Despite court closure orders and other restrictions entered across the country, commercial litigation continues to be filed, with many courts docketing new cases in 2020 on pace with 2019.  For businesses considering litigation in uncertain times, there are special considerations, as well as enduring best practices.  Preserving vital relationships will be key to mitigating the impact down the road and avoiding irreversible consequences. But filing a lawsuit is sometimes the right move, and businesses should consider consulting with counsel to understand the steps that can be taken to prepare and the dynamics business litigants are likely to face.  

Court Restrictions and Innovations

In the United States, various courts in every state have issued some form of orders declaring judicial emergencies and/or restricting court functions or rules.  The types of restrictions imposed vary widely and include suspension of all non-essential proceedings, tolling of deadlines, and postponing of trials.  

But in many instances, online filings in civil cases are proceeding in a normal fashion. Comparing the pace of filings in Federal Courts in 2020 to those in 2019, new filings, led by products liability cases, are up despite the onslaught of court restriction orders issued throughout March 2020.

New 2020 Federal Court Filings Compared to 2019

In Seattle, Washington, even as the community endured being an early “hot spot,” hundreds of civil cases were filed in the Superior Court of King County.  Likewise, in the similarly hard hit area of San Francisco, California, new cases continued to be initiated in the Superior Court for San Francisco, County.  

Like many things unfolding on the local level, courts within a couple of miles of each other or in bordering counties may have different approaches to what proceedings they will hold and which functions they continue to serve.  King County has issued special guidance regarding civil cases that contemplates continued motions practice but modifies procedures and postpones civil trials.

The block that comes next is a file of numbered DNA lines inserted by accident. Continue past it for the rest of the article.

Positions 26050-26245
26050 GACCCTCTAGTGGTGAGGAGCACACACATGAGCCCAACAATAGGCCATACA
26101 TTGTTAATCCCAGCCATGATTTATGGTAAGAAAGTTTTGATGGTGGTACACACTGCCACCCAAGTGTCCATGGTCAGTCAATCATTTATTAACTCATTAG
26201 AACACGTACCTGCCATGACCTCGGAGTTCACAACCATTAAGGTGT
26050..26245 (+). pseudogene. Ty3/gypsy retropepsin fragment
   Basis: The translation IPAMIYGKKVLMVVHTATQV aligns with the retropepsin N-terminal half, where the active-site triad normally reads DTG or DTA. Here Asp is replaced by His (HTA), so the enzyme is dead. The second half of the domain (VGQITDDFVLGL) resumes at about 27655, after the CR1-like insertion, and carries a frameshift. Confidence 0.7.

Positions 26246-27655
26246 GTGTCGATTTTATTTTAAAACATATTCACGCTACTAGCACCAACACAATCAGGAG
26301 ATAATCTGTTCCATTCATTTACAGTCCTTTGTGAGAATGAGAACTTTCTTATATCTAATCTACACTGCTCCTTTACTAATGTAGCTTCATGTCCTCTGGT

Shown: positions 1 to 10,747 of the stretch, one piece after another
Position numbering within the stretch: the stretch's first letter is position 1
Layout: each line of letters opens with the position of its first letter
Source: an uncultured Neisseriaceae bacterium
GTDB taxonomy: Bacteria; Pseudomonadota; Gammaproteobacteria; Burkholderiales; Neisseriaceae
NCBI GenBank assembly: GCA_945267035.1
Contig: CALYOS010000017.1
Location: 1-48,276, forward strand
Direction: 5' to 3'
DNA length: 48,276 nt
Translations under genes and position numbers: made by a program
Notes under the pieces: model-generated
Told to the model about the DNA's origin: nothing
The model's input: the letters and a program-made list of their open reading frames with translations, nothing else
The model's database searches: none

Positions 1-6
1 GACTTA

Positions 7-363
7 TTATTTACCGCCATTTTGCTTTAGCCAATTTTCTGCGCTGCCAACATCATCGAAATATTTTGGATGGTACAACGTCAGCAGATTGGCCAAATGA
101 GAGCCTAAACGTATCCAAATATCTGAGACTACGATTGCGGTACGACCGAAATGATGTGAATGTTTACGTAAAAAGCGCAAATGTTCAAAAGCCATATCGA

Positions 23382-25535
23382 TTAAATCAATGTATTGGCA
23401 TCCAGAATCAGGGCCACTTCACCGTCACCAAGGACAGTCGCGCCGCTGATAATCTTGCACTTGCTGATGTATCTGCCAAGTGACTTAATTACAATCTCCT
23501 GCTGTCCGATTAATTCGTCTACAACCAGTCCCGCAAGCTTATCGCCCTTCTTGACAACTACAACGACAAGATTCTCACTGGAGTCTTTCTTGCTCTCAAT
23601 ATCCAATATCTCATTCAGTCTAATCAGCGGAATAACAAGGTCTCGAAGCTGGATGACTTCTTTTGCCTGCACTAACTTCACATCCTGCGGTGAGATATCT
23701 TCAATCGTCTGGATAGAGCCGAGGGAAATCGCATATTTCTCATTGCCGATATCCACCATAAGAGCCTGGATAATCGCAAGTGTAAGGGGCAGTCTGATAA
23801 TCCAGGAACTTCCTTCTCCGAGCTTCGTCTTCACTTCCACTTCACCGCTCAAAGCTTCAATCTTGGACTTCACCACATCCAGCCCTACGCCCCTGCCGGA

Foreclosure and eviction proceedings were previously among the most routine court proceedings and are now, depending on the jurisdiction, at a standstill.  Even if not barred by a court order, on the commercial litigation side, what is considered appropriate, essential, or time-sensitive may viewed be differently by the judges, the litigants, and, eventually, the juries.

But innovations are also at play. Courts are holding more telephonic hearings, court reporters are refining virtual depositions, and mediators and arbitrators are hosting multi-party proceedings remotely.  The legal industry and litigants will continue to adapt, and access and efficiency are on track to advance.

These dynamics require litigants to navigate carefully and include consideration of whether restrictions or, perhaps more likely, delays within the judicial system impact the litigation strategy. This analysis pertains to not only new cases, but also to already pending litigation.

Seeking a Better Outcome

The reality that all businesses are increasingly facing is that contracts, business relationships, and consumer/customer interactions are strained by the rippling effects of disease and containment measures.  Crisis and change may cause more businesses and individuals to look to litigation to address the fallout.  

If deciding whether to file a lawsuit or responding to an adverse party, consider the reputational risks of pursuing the litigation, the resources available to allocate to the dispute, and whether mitigation efforts are still available. For businesses facing a dispute and considering next steps, a call to counsel to discuss the following key questions may improve the end result:

  1. Is there specific information about an adversary that would alter a decision about whether to file suit? If so, can you ask for it?
  2. Are there interim agreements that would preserve a rocky relationship while sharing the pains of the present and the risks of unknown? What terms would you have made more clear, knowing what you know now?
  3. Is this a business dispute that matters and will continue to matter to the vitality of the business, in light of changing priorities amid a pandemic? 
  4. Whether filing an action or being threatened with a lawsuit, what communications to, for example, customers, insurers, investors, or lenders need to be issued?
  5. If the company anticipates litigation, are relevant records being maintained to document the impact as well as to comply with preservation and “litigation hold” obligations?